A top secret weapon is being devised, one that will be able to shoot a death ray from the skies and destroy with pinpoint accuracy whatever it is aimed at. The military have high hopes for it, even though the United States are supposed to be at peace, but there's one problem: the laser has not been built yet, and they have to apply the finest minds in the land to solve its impracticalities. Step forward popular science television show host Professor Jerry Hathaway (William Atherton), who is overseeing a training course for budding geniuses, setting them to work on the weapon without their knowledge...
Real Genius was concoted by the writers of Police Academy, which was released about the same time, although this was ostensibly a more family friendly escapade in spite of some near the knuckle humour (though no strong language, and what there was erred on the side of caution). For this reason a generation grew up with the movie, which offered it a following that might not have rivalled contemporaries such as Marty McFly or Ferris Bueller, and didn't lead on to a whole series of Boffin Academy as the writers' other major hit did, but many look back on it fondly for its wisecracking cool, embodied by one of the main characters.
Funnily enough, that was not the actual main character, for he was Mitch Taylor (Gabriel Jarret), an actor who went on to be far less famous than the star of the show, Val Kilmer. He tended to overshadow just about everyone else in the story, apparently by design as he received the lion's share of the quips and the genius of the title, as if to reclaim the popular idea of the nerd by rendering his Chris Knight persona the amalgamation of both the intellectual and the eternal party mood, thereby showing that the two were not mutually exclusive. How true that was in real life was debatable, but in Chris the smart kids had someone to look up to, and possibly even try to emulate.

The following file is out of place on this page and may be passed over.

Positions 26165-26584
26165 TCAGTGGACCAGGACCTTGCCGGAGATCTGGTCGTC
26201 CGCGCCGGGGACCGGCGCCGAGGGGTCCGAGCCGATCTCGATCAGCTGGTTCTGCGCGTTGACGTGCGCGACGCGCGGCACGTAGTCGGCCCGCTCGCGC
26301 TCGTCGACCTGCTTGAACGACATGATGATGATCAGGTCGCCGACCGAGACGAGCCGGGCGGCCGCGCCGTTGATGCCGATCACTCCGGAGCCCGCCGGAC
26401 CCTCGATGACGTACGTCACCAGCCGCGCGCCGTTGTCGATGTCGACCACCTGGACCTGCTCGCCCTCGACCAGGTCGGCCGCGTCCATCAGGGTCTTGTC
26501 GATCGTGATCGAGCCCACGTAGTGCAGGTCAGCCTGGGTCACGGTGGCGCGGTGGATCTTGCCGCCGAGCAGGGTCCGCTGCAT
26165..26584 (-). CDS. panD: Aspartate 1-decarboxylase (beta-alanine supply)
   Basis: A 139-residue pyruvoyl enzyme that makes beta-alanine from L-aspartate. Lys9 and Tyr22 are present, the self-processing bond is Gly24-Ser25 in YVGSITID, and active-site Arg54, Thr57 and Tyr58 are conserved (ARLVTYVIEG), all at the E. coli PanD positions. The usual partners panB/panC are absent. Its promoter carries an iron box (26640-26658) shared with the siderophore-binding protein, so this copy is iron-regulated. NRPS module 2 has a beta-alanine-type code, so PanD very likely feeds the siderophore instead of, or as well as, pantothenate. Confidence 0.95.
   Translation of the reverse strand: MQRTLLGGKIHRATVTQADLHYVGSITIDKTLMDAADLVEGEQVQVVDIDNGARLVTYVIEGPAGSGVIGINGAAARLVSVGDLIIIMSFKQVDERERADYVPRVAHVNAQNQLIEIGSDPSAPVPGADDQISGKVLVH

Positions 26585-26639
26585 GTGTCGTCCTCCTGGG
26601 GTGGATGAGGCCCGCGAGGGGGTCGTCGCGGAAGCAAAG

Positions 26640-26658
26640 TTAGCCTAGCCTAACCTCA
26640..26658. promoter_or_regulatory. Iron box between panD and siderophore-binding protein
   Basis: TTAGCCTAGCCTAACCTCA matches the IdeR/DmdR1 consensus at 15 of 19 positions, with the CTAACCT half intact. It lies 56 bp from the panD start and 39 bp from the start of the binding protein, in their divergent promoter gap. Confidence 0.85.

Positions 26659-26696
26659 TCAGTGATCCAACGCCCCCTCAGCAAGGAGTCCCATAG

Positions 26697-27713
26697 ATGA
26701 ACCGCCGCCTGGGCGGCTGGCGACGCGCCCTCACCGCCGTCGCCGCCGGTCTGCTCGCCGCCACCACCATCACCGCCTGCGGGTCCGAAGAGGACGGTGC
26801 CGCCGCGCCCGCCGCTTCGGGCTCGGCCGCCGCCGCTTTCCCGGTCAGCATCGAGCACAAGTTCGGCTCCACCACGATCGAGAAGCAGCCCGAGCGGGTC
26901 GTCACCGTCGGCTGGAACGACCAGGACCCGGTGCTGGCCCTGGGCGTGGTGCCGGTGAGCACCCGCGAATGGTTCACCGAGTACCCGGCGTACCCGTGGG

Hence the appeal, as the character the target audience was probably most like was Mitch, something of an outcast at school who embraces the idea of an establishment of learning on his own level of intelligence. However, when he gets to the university he finds he doesn't quite fit in there either, as the eccentricity is piled on in heaps to show what a great time these kooky students are having in between poring over textbooks and producing superpowered science projects, with the two fields crossing over when they get to, say, turn the dormitory into a skating rink. Director Martha Coolidge works so hard to create a fun atmosphere that it all starts to look exhausting.
Unlike Police Academy, it seems there was a serious message underlying these hijinks, as Atherton's slick, boo-hiss professor applies all this thought to solving the death ray problem, telling us that today's ker-ay-zee kids are tomorrow's lords of destruction in the science world. But they cop out of this, preferring to stick with typical anti-authoritarian clichés of the teen genre, no matter that the students' intelligence might have made them more responsible. As far as the bullies go, that's not the case, as the school divides into two factions, with Chris heading our heroic pioneers who intend to show Hathaway what for by sabotaging the military's plans, leading to the film's most famous, popcorn-based sequence, which arrives at the end. Which is all very well, and they knew how to present a happy ending with everyone getting what they deserve (Mitch gets ditzy Michelle Meyrink as a girlfriend), but the fact remains the bad guys still have their death ray, and it's the good guys' fault. Still, Real Genius was an amusing trifle, depending on your threshhold for smartassery. Music by Thomas Newman.